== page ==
Many patients hope to connect with their donor after transplant. In many cases, this happens. But, there are privacy rules that limit when and how you can connect after transplant. Depending on where you and your donor live, you may never be able to connect. These rules sometimes feel frustrating, but they are in place to protect you and your donor.

What can I send?

  • Letters or cards. Keep it simple and from the heart. It means a lot to donors to get a simple thank-you card and to know how you are doing.
  • 1 small one-time gift that costs less than $50 dollars.

What can’t I send?

Letters

  1. Names - no names are allowed at all, including;
    • Nicknames for you, your family members, friends or pet
    • The name of your employer
    • Local artists, groups, or performers
    • Sports team references, such as names or logos
    • Professional contacts, such as your transplant doctors or your teachers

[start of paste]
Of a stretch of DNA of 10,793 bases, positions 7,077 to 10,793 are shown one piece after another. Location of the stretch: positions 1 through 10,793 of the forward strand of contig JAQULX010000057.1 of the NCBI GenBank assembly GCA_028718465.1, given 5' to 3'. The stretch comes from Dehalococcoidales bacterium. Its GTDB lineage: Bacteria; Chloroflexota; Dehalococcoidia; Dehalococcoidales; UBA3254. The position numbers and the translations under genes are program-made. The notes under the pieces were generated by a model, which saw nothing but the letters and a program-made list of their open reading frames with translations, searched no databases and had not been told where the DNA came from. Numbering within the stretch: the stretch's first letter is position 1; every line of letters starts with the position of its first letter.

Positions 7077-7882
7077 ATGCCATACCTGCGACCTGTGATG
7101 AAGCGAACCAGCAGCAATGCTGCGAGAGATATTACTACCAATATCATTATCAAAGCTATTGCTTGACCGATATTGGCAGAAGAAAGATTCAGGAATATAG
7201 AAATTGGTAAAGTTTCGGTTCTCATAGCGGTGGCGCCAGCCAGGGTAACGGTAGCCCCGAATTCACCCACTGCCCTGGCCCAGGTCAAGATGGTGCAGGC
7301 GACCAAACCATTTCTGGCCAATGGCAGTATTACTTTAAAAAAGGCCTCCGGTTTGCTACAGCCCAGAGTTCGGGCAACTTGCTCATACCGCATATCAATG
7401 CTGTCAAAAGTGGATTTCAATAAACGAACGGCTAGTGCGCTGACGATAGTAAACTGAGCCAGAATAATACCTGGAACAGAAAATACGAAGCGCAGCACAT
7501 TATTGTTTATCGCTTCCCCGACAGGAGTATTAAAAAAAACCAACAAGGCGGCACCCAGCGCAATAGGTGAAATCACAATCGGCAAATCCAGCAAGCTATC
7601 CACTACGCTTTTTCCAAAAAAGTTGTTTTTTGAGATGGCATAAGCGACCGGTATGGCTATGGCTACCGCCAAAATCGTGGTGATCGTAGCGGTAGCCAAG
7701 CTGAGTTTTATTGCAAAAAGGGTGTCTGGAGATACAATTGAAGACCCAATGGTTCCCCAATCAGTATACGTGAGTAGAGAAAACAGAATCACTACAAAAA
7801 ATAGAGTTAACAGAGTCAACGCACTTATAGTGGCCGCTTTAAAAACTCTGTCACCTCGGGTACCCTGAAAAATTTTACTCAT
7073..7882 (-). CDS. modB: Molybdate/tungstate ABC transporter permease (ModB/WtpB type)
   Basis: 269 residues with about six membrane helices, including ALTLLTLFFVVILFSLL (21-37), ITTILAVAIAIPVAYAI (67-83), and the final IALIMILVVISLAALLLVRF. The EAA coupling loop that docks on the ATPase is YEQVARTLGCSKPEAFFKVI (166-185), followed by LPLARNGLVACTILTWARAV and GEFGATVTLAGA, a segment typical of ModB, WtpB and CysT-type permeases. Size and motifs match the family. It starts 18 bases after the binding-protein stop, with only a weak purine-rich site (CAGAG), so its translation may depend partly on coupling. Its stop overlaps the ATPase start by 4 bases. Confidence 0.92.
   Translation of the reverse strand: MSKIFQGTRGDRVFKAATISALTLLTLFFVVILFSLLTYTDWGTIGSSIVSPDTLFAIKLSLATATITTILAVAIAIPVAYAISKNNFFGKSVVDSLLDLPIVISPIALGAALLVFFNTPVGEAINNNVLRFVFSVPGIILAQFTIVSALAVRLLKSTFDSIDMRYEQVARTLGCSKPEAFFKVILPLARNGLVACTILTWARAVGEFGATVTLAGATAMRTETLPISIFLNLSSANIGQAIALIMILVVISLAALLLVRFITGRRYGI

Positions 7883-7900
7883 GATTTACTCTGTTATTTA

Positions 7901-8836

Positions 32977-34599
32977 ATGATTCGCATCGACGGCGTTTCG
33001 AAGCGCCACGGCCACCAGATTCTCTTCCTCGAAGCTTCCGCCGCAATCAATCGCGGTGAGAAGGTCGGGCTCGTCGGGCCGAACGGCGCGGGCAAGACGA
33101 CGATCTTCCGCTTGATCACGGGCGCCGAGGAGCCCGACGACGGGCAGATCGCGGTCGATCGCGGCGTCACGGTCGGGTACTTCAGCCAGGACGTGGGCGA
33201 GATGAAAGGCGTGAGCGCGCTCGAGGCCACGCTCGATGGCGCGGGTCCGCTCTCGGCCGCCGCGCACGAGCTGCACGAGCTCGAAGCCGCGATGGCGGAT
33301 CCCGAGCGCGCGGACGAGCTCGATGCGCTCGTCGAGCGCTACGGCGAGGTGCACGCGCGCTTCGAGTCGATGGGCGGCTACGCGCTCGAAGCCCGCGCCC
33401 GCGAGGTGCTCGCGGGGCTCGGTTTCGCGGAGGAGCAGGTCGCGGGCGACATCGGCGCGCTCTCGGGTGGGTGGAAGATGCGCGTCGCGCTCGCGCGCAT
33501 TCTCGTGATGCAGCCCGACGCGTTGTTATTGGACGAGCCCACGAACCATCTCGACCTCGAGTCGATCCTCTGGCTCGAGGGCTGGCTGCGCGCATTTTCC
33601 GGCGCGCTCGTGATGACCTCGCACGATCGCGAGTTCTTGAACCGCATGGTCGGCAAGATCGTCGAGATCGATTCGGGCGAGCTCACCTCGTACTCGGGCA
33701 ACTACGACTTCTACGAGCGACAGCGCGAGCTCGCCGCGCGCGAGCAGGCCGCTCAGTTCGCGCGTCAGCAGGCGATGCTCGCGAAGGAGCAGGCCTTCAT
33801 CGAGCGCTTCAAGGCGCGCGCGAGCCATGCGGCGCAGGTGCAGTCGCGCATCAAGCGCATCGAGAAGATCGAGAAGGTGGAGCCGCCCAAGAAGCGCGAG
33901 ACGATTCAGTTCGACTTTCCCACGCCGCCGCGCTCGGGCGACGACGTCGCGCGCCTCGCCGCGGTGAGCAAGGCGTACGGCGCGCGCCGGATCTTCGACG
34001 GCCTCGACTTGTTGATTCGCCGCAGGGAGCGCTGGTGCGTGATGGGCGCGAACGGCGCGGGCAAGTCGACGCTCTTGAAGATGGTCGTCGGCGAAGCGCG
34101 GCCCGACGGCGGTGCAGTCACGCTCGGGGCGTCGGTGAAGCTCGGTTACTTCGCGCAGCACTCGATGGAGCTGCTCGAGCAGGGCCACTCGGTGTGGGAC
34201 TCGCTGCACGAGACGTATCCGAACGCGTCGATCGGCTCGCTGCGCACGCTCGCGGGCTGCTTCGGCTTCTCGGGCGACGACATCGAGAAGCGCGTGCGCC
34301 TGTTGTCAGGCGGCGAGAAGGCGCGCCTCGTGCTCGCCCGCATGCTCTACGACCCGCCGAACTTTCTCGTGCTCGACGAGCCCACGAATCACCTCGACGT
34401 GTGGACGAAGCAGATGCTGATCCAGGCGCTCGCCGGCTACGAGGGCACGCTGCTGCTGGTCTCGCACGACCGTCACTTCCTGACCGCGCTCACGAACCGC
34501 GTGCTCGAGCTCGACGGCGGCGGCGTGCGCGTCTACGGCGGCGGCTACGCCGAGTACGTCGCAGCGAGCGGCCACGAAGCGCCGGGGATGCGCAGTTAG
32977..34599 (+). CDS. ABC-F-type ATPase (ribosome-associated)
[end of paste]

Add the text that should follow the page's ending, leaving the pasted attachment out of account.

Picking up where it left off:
2. Transplant center name, number, or location
  3. Recipient identification numbers
  4. Any location more specific than country, including mention of landmarks
  5. References to organizations, causes, or local community groups
  6. Personal dates, such as birthdays or anniversaries
  7. Photographs

Gifts

  1. Anything that costs more than $50 U.S. dollars in retail value, even if you were able to buy it for less than that
  2. Gifts that someone might trace back to you, including one-of-kind items
  3. Anything that tells the donor to look at or do something on social media/internet
  4. Items that could reveal your specific location
  5. Food or candy that could spoil or that needs refrigeration
  6. Homemade food
  7. Beverages